Ways to keep your outdoor cannabis plants safe this summer
Whether you fear theft of your precious cannabis plants or you just want to ensure that they stay as happy and healthy as possible, it’s a good idea to keep a few things in mind as you plant and care for this season's crop. Attempting everything listed here might seem a tad overkill, especially now that it’s legal to cultivate outdoor cannabis, but if you want to be 100% certain, then it’s an excellent place to start.
Don’t cultivate outdoor cannabis in urban settings
Most people live in cities these days, with smaller backyards and stacked accommodations that make privacy nearly impossible. Aside from the inability to hide a small garden of pot plants, you’ll also take an unnecessary risk because someone else could be growing males nearby, which could turn all of your hard work to seed.
Unless you have a large, well-secured, private backyard or balcony that no one can see, you’re probably better off looking into alternative options. You could ask friends or family members who reside in the country or those with the luxury of a safe backyard, or you could take another direction and enlist in the help of a local farmer who might be more than happy to supply a spot to grow in exchange for a small amount of “rent”.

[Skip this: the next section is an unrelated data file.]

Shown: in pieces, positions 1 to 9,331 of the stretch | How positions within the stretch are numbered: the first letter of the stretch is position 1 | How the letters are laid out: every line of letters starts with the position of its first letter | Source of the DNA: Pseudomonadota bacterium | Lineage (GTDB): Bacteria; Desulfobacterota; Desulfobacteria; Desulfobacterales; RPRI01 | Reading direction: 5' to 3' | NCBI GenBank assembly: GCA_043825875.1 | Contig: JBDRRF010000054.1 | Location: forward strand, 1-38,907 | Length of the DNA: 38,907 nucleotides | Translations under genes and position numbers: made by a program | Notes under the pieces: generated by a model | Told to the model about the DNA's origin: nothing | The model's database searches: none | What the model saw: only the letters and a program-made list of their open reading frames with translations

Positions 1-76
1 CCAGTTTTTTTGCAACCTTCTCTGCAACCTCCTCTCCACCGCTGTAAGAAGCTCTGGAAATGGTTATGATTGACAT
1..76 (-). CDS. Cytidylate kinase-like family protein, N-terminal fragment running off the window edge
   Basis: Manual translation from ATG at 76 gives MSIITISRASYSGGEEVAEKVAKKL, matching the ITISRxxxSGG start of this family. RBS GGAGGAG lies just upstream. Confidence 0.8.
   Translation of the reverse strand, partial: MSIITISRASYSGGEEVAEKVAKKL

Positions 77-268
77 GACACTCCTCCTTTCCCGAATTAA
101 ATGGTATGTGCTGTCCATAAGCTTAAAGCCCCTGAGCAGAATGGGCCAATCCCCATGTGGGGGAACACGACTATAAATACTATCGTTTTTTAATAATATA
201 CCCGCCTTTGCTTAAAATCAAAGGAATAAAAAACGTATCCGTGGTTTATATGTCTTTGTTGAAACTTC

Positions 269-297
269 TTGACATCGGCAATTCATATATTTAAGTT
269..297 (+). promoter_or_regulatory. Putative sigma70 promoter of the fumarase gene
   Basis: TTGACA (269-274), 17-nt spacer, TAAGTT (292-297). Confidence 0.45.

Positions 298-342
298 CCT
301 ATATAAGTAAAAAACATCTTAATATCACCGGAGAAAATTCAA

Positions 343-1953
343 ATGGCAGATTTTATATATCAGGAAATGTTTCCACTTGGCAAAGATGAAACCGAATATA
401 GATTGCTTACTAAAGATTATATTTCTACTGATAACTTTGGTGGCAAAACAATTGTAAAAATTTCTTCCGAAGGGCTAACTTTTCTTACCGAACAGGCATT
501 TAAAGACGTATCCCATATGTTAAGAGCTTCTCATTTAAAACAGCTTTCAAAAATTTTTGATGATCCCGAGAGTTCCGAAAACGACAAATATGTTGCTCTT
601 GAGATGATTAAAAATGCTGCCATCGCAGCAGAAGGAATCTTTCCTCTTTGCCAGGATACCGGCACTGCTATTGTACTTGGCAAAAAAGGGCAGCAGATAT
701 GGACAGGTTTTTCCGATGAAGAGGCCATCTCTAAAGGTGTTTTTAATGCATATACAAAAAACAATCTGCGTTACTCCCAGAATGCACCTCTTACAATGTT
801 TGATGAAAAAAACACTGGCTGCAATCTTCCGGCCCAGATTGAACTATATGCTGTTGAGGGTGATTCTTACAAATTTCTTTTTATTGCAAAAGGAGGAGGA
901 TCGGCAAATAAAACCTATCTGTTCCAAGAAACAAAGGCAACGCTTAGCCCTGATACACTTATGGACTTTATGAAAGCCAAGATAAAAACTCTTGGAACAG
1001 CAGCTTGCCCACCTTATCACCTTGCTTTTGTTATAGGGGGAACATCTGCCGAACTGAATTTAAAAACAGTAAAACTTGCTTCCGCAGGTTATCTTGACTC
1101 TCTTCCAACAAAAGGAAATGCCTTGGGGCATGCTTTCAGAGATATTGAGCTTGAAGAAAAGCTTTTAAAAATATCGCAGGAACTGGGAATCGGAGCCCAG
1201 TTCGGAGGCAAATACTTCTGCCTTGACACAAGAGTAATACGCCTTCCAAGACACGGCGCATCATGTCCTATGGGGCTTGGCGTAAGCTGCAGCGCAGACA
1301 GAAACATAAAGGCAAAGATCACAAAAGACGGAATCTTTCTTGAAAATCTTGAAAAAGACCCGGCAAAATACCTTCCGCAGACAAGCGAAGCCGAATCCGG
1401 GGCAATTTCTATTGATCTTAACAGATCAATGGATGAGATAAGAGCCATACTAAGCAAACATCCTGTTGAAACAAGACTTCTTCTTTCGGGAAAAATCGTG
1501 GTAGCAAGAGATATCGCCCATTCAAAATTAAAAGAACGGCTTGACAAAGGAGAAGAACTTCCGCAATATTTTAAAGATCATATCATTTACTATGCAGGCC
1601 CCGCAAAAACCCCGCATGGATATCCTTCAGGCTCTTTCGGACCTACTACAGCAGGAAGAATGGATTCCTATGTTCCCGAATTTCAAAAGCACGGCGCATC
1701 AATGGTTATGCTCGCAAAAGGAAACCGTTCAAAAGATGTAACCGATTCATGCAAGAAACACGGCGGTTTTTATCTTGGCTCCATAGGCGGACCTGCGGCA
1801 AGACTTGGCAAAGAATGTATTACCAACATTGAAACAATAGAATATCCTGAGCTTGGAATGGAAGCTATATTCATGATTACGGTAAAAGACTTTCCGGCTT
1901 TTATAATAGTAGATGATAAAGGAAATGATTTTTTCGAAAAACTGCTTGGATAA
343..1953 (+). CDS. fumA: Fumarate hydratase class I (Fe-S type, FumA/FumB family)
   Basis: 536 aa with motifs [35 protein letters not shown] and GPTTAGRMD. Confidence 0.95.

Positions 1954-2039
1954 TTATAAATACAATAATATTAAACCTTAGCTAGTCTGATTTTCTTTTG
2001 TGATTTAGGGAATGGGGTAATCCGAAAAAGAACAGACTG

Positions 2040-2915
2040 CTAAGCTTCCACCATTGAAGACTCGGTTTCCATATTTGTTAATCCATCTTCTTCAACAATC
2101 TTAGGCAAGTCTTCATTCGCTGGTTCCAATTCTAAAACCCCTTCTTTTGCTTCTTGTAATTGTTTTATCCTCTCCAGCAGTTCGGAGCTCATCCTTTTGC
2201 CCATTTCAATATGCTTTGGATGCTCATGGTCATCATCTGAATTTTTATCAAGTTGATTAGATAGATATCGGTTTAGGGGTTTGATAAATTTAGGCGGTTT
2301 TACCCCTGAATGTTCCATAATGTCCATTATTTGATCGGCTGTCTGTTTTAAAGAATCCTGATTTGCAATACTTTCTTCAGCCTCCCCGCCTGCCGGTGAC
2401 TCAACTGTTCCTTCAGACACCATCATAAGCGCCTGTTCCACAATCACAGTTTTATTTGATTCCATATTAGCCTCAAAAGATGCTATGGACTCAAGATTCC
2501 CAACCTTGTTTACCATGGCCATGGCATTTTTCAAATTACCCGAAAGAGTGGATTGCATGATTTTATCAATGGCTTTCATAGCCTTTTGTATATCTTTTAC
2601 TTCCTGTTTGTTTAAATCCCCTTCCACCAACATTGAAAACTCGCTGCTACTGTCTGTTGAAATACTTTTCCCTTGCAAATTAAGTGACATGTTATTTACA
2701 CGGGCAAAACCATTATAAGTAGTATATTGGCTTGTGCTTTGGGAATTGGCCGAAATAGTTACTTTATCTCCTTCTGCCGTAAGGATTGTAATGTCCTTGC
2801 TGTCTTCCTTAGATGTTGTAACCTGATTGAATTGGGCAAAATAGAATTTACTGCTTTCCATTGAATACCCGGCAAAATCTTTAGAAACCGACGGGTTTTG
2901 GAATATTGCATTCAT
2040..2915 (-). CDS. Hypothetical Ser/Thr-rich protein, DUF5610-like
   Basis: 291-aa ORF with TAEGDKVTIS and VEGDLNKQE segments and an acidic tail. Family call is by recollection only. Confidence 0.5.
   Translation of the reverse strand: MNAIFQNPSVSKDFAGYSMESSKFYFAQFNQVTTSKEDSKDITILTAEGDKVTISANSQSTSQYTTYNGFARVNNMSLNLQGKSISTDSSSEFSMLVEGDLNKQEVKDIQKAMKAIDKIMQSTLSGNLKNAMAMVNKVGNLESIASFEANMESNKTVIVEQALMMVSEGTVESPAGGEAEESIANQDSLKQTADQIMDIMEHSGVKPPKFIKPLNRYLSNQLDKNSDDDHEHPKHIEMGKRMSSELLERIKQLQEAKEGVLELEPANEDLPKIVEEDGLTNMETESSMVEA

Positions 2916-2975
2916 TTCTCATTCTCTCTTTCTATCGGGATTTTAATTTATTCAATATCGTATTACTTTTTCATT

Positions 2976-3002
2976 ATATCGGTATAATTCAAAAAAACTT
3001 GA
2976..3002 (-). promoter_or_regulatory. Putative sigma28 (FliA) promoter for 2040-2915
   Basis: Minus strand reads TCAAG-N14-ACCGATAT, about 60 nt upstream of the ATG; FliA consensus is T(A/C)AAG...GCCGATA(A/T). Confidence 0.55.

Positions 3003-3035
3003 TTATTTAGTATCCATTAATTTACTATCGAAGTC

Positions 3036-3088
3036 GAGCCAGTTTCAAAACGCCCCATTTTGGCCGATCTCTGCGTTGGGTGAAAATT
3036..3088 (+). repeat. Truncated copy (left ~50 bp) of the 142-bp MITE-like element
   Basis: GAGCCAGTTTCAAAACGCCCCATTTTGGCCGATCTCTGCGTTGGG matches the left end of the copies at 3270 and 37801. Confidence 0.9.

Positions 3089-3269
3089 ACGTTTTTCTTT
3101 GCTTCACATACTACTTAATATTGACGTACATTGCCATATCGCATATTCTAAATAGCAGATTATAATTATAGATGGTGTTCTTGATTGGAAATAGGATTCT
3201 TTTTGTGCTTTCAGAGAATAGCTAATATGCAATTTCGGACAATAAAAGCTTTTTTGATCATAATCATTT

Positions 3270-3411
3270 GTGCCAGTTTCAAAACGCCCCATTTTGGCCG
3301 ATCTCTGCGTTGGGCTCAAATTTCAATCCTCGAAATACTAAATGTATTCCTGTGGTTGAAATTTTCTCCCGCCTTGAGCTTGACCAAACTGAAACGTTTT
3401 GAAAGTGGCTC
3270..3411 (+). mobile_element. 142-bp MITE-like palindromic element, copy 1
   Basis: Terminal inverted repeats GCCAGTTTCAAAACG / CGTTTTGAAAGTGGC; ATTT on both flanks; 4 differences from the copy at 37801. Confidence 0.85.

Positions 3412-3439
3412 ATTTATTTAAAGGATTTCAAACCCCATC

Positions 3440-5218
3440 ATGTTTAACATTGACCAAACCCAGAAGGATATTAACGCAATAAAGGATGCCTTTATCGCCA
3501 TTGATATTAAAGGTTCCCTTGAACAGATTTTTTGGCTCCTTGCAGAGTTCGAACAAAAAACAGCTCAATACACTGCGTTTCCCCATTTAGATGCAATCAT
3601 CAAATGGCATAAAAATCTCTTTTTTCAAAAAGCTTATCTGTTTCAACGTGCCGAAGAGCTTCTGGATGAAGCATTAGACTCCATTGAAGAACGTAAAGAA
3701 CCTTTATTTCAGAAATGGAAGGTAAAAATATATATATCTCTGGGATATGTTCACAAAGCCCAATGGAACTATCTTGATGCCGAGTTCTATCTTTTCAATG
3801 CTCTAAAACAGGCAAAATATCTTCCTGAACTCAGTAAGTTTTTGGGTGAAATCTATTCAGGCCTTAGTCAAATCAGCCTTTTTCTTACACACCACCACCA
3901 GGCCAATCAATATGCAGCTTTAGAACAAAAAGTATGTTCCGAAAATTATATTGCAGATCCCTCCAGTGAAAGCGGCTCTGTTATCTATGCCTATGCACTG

Blending in is a survival skill that will serve your outdoor cannabis plants well, but it needs to be executed properly, otherwise, it could be a hindrance. Like for example, a tomato garden full of giant tree-like stems with similar-looking leaves might seem ideal, but that’s only true if there’s enough room to breathe. If the tomatoes tower over your seedlings, they might just die before ever getting a good glimpse of the light.
In many cases, tall weeds that surround a cannabis garden can offer just enough protection to keep what’s hidden within on the down-low, while bushes, shrubs, and even trees can work in much the same way. If you want to take things to a whole nother level, then you could even get tarps printed up in a real camo pattern to match the landscape because no length is too far to go if it provides a layer of safety.
Don’t keep all your “eggs” in one basket
The old saying holds true when it comes to finances and investing, and it’s just as relevant when discussing outdoor cannabis for a similar reason. If you do put all of your metaphorical eggs (pot plants) into one basket (place or garden) and something happens, then it’s likely to impact all of them. If a pest moves in or a thief discovers this sanctuary, all of your hard work could literally walk away.
For that reason, it’s best to spread out your cannabis plants, when possible, at various and completely different locations. This way, you can have one close to home in the backyard, another slightly less accessible at a neigbours, and perhaps a few more out on a country property somewhere just to be certain. It’s a lot of work, but if something ever happens, you’ll be oh so glad you did it!
At first, you might not ever even consider a form of security; This is just a plant we’re talking about after all, not some diamond or family heirloom. Still, there are several things that you can do without going so far as to hire a personal security guard or investing in a full-scale home surveillance system. Tasks that aren’t nearly as expensive or challenging to pull off, especially if you’ve scattered them as suggested.